Real Life Journey of Navigation
Updated: Dec 9, 2020
How your solution provides navigation, sets the tone for the whole User Experience (UX).
End Result = Two Options.
When you click on the above image, this showcases two 'options' for the same main navigation. The first option exposes all the options with one click - the second option assumes the user will know which of the six sections their required option is located.
Which of the two options is your 'considered' preference - and why ?
Read on . . .
Claris FileMaker allows the Developer to craft modern and sophisticated navigation with combinations of buttons, scripts, tab controls, slider controls, card windows and pop overs.
Consistency is the initial concept for consideration. Regardless of your chosen method, apply your navigation method across the entire solution. This gives the user a consistent experience for travelling around layouts.
Before beginning any new function, I look to the internet to research various options, regardless of the technique being FileMaker focused.
Navigation is a well discussed design pattern - and blogged about function. I'm struggling to think of any software that doesn't require any form of navigation.
Any conversation about navigation includes hamburgers. We're all familiar with those three horizontal lines, or the variation of three vertical dots - either way - with the invent of mobile devices, the hamburger became the default for navigation, if only to reduce the clutter and to save screen real estate.
Any design pattern, and hamburger navigation is a design pattern, needs to be 'considered', which is a corner stone of design, to consider all aspects for the function.
As an example, here's a great article from the Nielsen Norman Group on how hiding navigation reduces the discoverability of any solution.
Without spoiling the outcome of your User Experience (UX) to actually read the above mentioned article, consider exploring a combination of hidden and exposed navigation.
More on that later . . .
And for context, this is a real life navigation journey, for a real life solution, over a period of 10 years of live production.
Let's start with the scenario of a new system for a new client. The first release of the solution obviously requires navigation, in this case, only four sections for selecting. These four items sit simply in the right hand corner of the top panel. No big deal. Simple.
Over time, we add navigation options, moving from four to nine items, which now fill the space we have allocated in the top panel for navigation.
We are now down the timeline a further 24 months, we now require 14 options, and some of the section navigation names have lengthened, making it impossible for our current navigation design to work, with the solution begging for a new solution to our navigation - which can lead to the hamburger.
Now the latest version of the solution has a hamburger for navigation with a list of 14 navigation items in a list vertically down the pop over. Great, now we have reduced the visual clutter of the previous navigation items, although we have change a User Experience (UX) that has been in place for over two years.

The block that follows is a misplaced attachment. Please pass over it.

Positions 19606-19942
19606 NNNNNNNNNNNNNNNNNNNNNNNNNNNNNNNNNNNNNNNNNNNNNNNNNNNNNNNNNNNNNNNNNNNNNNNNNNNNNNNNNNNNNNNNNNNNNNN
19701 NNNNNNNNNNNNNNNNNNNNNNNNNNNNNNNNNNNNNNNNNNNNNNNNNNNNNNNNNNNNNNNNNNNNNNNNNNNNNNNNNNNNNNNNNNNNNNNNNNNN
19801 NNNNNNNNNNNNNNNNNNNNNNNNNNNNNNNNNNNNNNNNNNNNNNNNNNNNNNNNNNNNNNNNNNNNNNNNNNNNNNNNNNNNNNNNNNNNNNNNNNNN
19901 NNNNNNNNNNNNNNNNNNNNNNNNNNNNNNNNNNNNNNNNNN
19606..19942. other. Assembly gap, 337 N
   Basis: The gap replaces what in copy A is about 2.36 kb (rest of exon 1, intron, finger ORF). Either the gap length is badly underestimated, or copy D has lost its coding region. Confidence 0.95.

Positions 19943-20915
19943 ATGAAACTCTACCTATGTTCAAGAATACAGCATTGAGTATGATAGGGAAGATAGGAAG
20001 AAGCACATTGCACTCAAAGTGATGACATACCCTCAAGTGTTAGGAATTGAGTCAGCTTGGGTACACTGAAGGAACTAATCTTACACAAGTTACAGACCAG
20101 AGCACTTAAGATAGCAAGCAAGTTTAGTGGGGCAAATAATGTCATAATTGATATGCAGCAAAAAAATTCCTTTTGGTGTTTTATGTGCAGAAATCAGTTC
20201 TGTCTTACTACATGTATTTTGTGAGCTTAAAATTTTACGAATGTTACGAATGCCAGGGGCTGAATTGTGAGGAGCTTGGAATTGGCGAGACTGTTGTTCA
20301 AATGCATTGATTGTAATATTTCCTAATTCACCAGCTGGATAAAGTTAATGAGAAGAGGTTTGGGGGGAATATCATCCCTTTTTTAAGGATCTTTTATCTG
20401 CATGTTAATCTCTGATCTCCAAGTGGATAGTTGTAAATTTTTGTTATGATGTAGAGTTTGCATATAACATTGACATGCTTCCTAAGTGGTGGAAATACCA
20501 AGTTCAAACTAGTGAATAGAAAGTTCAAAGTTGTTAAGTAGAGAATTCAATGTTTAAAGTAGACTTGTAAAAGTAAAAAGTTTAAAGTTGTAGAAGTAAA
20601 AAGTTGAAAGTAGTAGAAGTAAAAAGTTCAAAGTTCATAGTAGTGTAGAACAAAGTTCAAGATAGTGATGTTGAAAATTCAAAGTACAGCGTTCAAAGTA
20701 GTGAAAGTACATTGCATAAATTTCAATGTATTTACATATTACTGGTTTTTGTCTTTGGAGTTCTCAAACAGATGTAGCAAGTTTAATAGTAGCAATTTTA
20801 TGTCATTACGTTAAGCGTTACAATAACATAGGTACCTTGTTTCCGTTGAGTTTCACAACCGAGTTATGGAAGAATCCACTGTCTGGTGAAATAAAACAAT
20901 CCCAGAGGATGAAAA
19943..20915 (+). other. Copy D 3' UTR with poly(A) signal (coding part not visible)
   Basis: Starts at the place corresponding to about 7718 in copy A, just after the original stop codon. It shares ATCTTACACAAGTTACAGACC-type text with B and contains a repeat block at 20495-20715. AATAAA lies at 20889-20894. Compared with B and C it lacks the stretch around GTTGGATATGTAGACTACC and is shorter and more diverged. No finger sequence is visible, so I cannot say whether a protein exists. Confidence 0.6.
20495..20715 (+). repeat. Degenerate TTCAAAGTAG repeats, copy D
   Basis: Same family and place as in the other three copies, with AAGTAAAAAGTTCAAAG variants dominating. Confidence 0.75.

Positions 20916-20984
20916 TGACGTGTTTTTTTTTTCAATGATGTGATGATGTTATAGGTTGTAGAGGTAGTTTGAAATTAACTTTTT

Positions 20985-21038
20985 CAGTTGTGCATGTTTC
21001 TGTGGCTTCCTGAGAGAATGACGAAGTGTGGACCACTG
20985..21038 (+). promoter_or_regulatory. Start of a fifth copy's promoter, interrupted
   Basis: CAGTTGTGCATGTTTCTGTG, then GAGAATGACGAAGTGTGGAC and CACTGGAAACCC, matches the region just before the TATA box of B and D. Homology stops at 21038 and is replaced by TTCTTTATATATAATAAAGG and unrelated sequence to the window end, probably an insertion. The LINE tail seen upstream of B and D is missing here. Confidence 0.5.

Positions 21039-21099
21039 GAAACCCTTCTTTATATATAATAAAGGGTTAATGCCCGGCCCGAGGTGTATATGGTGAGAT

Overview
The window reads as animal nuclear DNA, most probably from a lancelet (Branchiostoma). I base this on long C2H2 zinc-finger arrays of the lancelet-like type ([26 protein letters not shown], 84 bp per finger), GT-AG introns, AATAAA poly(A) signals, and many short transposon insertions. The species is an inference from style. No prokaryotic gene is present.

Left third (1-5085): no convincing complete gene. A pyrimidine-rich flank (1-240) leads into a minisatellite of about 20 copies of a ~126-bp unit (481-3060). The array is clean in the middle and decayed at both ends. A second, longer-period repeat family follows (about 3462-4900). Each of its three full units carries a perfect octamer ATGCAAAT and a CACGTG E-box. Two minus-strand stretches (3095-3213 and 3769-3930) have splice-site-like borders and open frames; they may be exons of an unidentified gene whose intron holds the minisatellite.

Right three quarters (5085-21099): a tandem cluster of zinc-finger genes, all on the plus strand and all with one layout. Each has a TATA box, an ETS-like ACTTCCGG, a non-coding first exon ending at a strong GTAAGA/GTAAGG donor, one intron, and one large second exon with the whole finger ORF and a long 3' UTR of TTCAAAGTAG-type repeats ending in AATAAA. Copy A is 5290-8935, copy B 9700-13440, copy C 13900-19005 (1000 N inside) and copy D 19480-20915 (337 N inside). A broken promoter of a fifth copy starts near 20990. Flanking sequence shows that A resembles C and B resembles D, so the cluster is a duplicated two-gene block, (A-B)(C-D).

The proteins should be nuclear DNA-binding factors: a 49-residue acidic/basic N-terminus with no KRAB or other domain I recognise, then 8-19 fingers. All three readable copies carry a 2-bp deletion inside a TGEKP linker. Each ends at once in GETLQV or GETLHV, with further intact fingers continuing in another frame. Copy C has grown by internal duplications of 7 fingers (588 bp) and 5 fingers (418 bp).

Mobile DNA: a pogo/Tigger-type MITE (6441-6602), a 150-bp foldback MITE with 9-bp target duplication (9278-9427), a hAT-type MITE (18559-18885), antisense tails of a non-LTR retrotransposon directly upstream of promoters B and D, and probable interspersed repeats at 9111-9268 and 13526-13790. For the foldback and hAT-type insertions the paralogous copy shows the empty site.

Now it's time to discuss a key component of User Experience (UX) - Cognitive Load.
Our users have built up years of muscle memory and cognitive memory, in the context that they can navigate from one section to the other, without really focusing on the task at hand. They know without really looking, or even thinking about it, that the Personnel section in the navigation is the second option from the left.
Now, with the hamburger, they need to move the mouse to the far right, actually click on the hamburger, then find the item they require, from the list of navigation options.
I'll reference George A. Miller's 1956 paper - the human brain can recall seven items, plus or minus two. Present a list of 14 items - horizontally or vertically - and the choice is made by reading from left to right or up or down.
There must be a better solution.
It's now later - time to apply a combination of hidden and exposed navigation.
And fast forward to the current navigation requirements, and there are 21 navigation options for the user to choose. And before we assume that's three sections of seven items - grouping the options into six sections, with considered items between two and six.
These clear and considered six sections have been defined so that the user doesn't need to think about the section that the navigation option they require is within.
The next feature we can add is to not have to click on the Navigation Section to then click on the Navigation Option. It's counter intuitive to have to click to expose the options, then to click again to select the option.
Reducing the mouse clicks - reducing click fatigue - improves the User Experience (UX).
I know what you are thinking - Claris FileMaker does not have the feature that you can display a pop over via a hover (mouse over) - or does it ?
FileMaker Mouse Over.
Daniel Woods - aka Weetbix - has an excellent blog post here - describing a technique where a mouse over - or hover - can call a script via the tooltip function. And it's worth noting this solution was published in 2014.
FileMaker Back Button.
There's one more component that I'd like to recommend for your navigation toolbox - and this is a back button - or I should say 'back and forward' buttons - which from here we will call Browser Navigation.
Paul Jansen has created a Modular solution here - which only require one script, one custom function - and of course the back and forward buttons. It's also worth noting this solution was published in 2013.
There you have it - a Navigation Journey based on a real life solution . . .